Traditional tobacco products have well-known systemic and local oral effects, including inflammation, vasoconstriction, delayed wound healing, and increased severity of periodontal disease. Specifically in the oral cavity and the lung, cigarette smoking produces cancer, increased infectivity, acute and chronic inflammation, changes in gene expression in epithelial lining cells, and microbiome changes. In recent years, cigarette smoking has greatly decreased in the United States, but the use of new tobacco products has gained tremendous popularity. Without significant knowledge of the oral sequelae of products such as electronic cigarettes, researchers must evaluate current in vitro and in vivo methods to study these agents, as well as develop new tools to adequately study their effects. Some in vitro testing has been performed for electronic cigarettes, including toxicologic models and assays, but these mostly study the effect on the respiratory tract. Recently, direct exposure of the aerosol to in vitro 3-dimensional tissue constructs has been performed, demonstrating changes in cell viability and inflammatory cytokines.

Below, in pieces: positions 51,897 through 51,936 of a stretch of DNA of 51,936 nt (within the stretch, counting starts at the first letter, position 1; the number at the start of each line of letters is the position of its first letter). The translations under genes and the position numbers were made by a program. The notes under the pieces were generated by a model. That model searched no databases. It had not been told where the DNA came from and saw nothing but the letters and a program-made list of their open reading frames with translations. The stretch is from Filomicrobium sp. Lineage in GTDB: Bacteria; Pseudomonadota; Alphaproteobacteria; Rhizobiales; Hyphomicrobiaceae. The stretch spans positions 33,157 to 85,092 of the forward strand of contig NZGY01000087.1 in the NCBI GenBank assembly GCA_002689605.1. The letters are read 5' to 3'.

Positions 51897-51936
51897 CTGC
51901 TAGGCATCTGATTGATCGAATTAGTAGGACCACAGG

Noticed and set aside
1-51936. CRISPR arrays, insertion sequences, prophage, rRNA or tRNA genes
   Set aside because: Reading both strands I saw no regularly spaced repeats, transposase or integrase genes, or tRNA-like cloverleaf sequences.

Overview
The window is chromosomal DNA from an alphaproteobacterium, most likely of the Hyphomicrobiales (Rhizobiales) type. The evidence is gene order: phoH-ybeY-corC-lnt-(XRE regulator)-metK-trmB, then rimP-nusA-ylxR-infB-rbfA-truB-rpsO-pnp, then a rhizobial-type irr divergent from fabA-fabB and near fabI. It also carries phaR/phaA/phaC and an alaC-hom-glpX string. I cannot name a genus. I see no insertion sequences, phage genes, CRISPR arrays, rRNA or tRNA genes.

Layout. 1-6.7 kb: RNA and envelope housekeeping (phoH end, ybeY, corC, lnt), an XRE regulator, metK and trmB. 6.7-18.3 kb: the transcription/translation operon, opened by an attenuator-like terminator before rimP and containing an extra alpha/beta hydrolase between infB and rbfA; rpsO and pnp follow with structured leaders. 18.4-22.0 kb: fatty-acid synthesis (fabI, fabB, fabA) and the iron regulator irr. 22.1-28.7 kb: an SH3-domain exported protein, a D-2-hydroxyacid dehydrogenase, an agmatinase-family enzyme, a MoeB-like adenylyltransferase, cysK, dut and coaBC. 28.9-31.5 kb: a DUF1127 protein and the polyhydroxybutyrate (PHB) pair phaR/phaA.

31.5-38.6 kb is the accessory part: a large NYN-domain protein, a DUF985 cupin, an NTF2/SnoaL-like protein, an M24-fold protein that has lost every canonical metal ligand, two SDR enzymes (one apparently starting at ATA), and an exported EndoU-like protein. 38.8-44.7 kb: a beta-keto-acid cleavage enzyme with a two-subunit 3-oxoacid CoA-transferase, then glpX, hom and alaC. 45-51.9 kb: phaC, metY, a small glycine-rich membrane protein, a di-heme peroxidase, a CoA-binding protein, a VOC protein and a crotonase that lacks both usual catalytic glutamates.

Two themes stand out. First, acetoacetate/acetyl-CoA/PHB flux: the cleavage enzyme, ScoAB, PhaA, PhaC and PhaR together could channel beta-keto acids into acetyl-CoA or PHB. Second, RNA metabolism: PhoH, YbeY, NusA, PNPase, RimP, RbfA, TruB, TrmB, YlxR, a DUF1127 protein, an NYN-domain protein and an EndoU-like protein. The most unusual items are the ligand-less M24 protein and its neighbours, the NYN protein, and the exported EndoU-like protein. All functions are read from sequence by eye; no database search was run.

For in vivo studies, a universal e-cigarette testing machine or standard vaping regime is needed. A standard research electronic cigarette has recently been developed by the National Institute of Drug Abuse, and other devices delivering aerosols with different nicotine concentrations are becoming available. One of the biggest challenges in this research is keeping up with the new products and the rapidly changing technologies in the industry.